Picking Up Feed, 30 Years Later
Updated: Nov 26, 2020
When I was a kid, we used to drive to an Amish farm to pick up our dog food. We had pigs and chickens and horses, and I can only assume their feed came from the same place. We’d pull up in our blue hatchback Datsun, and I’d watch as a bearded man in faded overalls loaded white stitched sacks into the back. My family didn’t “live off” the farm; we lived off of my dad’s salary as a federal employee at Patuxent River Naval Air Station. My sisters and I used the farm like a playground and my dad liked caring for animals and producing food for the family.
Now I have my own farm, albeit it tiny and urban. I am my father’s daughter, as the saying goes, and I understand the intrinsic reward in caring for animals and producing food for my family. Although I’d like to keep pigs and goats, my farm is currently limited to a dog, two chickens, a garden, eight non-producing fruit trees, and several non-producing blueberry bushes. I’m mixing edible landscaping with urban farming and have no idea what I’m doing, but it sure is a hell of a lot of fun.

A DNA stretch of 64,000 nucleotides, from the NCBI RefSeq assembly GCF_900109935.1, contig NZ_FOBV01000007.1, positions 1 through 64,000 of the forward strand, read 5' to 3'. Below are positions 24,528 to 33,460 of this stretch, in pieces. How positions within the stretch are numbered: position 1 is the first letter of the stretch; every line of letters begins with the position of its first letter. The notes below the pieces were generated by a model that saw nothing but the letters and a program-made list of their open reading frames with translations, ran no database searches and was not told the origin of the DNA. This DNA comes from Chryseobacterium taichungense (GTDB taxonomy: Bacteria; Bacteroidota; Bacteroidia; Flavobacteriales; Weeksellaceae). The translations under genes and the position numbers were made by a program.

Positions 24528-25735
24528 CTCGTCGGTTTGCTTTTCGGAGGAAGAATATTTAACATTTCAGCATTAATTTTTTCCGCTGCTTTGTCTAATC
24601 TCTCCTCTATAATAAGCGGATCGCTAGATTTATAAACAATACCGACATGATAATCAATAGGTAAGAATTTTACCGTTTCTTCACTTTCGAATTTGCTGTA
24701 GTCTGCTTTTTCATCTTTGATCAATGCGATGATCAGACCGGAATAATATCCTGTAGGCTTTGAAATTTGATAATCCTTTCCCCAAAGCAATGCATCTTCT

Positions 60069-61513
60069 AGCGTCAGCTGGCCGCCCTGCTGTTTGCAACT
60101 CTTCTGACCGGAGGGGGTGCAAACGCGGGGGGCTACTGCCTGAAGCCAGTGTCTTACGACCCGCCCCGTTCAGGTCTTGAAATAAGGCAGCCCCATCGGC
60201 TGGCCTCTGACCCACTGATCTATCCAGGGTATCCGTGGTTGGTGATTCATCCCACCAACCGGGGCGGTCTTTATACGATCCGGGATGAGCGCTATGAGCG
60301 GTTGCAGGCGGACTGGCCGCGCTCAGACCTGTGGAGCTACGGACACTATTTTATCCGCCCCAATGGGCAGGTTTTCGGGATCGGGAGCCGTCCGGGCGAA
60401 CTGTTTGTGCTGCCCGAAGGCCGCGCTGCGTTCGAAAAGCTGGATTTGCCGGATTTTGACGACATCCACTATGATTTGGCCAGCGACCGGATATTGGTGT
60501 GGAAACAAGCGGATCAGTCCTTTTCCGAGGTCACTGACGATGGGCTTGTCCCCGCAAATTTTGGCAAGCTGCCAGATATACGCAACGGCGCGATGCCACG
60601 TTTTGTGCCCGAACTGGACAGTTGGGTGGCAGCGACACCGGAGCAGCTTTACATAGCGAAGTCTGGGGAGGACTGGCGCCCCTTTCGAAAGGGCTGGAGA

I was reminded of my childhood trips to “the Amish” (that’s all we ever called them) while ordering feed components for my chickens this morning. The LA version involves ordering 105 lbs of grains, beans, and peas online from bulk suppliers so I can mix the feed here at the house and keep it in the shed. It amazes me how much feed two chickens consume (and waste). They eat some, throw some, eat some, throw some. It’s just their way, and that’s alright. They’re chickens; they don’t need manners.
I will never recoup the $350 I spent in feed today by consuming their eggs. And I won’t be consuming the chickens. On the contrary, I paid $75 to euthanize Pennyrose, who was born with a genetic defect that caused her to become egg-bound on a regular basis. That’s where the egg gets stuck inside, and it’s painful. When I realized we couldn’t help her, I took her to the vet and we said our goodbyes. “She was a really sweet chicken,” the vet told me. And yeah, she was.
My urban farm is not profitable by any measure. I spent $75 to put a $5 chicken out of her misery. And I spend hundreds of dollars on feed, which saves me $5 every two weeks on a carton of organic eggs. But what I do get, where I come out ahead, is the sheer reward of loving and caring for animals, of tending to plants. And the five eggs a week, the occasional yellow bell or cayenne pepper, or seeing a chicken who would normally be killed at the age of three in the poultry industry live to ten–those things make what’s already good even better.